By Justina Auta
Stakeholders, on Monday have advised incoming governments after the 2023 general election to align and sustain national development plans and interventions to end poverty and achieve the Sustainable Development Goals (SDGs).
They made the call during the High Level Forum on SDGs special session at the 28th Nigerian Economic Summit (NES 28) with a theme, “Multi-Dimensional Poverty” organised by the Nigerian Economic Summit Group (NESG) in Abuja.
Mr Adeyemi Adeniran, Statistician General of the Federation and Chief Executive Officer of the National Bureau of Statistics (NBS), said ongoing discussions are being made with political parties to ensure continuity and sustainability of programmes.
Adeniran added that the National Poverty Index (NPI) will guide in national planning to align with projects and programmes.
“Government is making plans through the national assembly, legislative arms in sync with Nigeria action plan 2021-2025.
“The legacies these present regime will leave behind for the incoming government in this midterm National Development plan as well as the 2050 national Action Plan.
“There are discussions between the government and all the political parties that whoever comes in will take on the priority of the National Development plan of the government,” he said.
He added that the NPI will also help government to unify the MDAs to work towards addressing gender inequality index, unemployment and underemployment, improved access to health care and education.
“There are so many programmes geared towards addressing the issue of multidimensional poverty.
“Government is looking at both at the federal and state in terms of health, nutrition, productivity, Nigerian youths in general.
“Putting these together and looking at the Nigerian National Development Programmes, 2021- 2025, where government has indicated passion to lift 34 million Nigerians out of poverty by 2025.
“All these are geared towards eradicating multidimensional poverty by government,” he said.
He added that the NBS would launch the 2022 NPI results and poverty situation room/lab with all details and data on poverty on Thursday.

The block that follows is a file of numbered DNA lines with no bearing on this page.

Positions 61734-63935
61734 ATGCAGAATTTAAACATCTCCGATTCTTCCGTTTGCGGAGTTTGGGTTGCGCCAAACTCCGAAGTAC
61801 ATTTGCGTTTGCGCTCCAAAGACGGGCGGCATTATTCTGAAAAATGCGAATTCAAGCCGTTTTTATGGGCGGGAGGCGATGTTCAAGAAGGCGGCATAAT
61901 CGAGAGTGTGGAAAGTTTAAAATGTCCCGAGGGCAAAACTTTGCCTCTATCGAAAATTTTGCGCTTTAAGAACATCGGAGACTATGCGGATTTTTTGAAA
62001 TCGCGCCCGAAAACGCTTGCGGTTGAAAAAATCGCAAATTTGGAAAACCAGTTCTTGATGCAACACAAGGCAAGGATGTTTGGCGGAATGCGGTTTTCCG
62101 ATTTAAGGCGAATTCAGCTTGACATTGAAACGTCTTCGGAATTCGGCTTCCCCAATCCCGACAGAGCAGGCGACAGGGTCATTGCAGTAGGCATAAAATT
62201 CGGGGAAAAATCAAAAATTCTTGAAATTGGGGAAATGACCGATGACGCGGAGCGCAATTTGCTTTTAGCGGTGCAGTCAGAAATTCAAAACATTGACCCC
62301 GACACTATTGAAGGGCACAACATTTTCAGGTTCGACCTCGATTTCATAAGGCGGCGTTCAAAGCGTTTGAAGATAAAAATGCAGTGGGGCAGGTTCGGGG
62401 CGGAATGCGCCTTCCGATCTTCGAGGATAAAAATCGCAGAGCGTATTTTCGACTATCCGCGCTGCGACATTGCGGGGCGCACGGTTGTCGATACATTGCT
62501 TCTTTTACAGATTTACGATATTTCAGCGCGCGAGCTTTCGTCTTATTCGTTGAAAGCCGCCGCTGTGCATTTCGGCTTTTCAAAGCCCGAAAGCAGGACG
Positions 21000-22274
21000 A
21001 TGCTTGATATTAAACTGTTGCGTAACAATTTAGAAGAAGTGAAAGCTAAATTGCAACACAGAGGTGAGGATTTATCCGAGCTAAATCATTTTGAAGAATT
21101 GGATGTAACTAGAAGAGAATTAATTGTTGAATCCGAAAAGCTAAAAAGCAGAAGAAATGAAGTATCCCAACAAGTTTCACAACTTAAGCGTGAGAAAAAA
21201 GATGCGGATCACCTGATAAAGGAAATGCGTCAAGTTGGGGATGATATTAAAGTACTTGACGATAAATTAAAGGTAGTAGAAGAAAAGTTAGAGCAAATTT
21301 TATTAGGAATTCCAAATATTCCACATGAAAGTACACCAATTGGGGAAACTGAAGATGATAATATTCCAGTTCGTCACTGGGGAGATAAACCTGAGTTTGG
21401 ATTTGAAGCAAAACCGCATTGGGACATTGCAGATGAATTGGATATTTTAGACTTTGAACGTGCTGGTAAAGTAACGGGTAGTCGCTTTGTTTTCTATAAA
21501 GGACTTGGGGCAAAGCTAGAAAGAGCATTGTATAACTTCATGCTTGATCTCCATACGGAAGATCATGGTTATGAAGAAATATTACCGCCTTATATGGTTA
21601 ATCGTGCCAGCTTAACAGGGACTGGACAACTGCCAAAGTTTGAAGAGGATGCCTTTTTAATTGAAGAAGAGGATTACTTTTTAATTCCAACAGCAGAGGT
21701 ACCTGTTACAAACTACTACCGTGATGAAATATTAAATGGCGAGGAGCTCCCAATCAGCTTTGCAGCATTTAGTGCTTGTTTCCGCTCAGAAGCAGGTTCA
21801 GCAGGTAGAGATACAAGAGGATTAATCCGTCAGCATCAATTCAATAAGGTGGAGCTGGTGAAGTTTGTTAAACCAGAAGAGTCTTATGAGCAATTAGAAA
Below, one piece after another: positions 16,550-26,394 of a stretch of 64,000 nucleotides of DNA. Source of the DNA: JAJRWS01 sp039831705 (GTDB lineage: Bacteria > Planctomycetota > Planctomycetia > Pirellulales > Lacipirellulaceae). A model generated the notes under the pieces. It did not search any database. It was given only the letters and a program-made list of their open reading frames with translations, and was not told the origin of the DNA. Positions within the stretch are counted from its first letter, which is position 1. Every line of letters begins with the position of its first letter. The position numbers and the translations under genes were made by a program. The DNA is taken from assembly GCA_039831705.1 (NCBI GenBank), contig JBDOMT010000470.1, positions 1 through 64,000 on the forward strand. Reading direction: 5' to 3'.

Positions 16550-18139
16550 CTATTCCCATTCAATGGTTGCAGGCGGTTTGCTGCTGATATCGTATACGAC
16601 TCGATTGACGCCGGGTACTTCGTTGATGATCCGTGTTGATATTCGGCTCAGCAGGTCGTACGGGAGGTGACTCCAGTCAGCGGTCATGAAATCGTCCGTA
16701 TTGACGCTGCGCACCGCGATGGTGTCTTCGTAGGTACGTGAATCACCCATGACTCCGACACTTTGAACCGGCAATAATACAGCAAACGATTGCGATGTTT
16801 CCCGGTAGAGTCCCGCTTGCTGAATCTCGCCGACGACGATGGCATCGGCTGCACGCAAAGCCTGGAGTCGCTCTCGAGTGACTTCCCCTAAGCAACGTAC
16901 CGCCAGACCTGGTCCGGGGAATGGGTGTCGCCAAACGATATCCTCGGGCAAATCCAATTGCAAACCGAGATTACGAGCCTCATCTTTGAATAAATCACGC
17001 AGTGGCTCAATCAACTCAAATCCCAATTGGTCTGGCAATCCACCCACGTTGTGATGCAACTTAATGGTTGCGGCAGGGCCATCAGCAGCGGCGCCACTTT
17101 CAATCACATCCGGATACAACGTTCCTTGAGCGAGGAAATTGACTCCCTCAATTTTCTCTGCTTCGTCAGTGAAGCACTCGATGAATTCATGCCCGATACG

Also, Rushnan Murtaza, Deputy Representative, UNICEF said evidence and data would aid in restrategising and making investment plans to address challenges affecting children in Nigeria.
Martaza, stressed on the need to use the available data to plan and invest towards policies and interventions that will address the challenges affecting children, especially in regard to health, education and nutrition.
“UINCEF is part and parcel in generating this data, we have made a lot of investment and have been looking at multi-dimensional overlapping child poverty.
“Which we use another methodology but now with the NPI, we have introduced and invested in a chapter to see what happens to a child within the household.
“The children whether they have access to education, healthcare and other deprivation they are facing.
“It is a critical path but it will give us understanding of what is happening in the states of the situation of children, then accordingly we can then do the investment,” she said.
According to her, the NPI will also enable stakeholders to know particularly areas to channel resources and interventions towards alleviating poverty.
On his part, Mr Sadiq Usman, Director, Flour Mills, Nigeria, linked multi-dimensional poverty in Nigeria to global forces such as the Russia/Ukrainian war, which he said has affected global market and commodities and resulted to food insecurity.
He said the only way to tackle poverty in Nigeria is through creation of economic my for people through skills and the adoption of a private centre approach in creating job opportunities.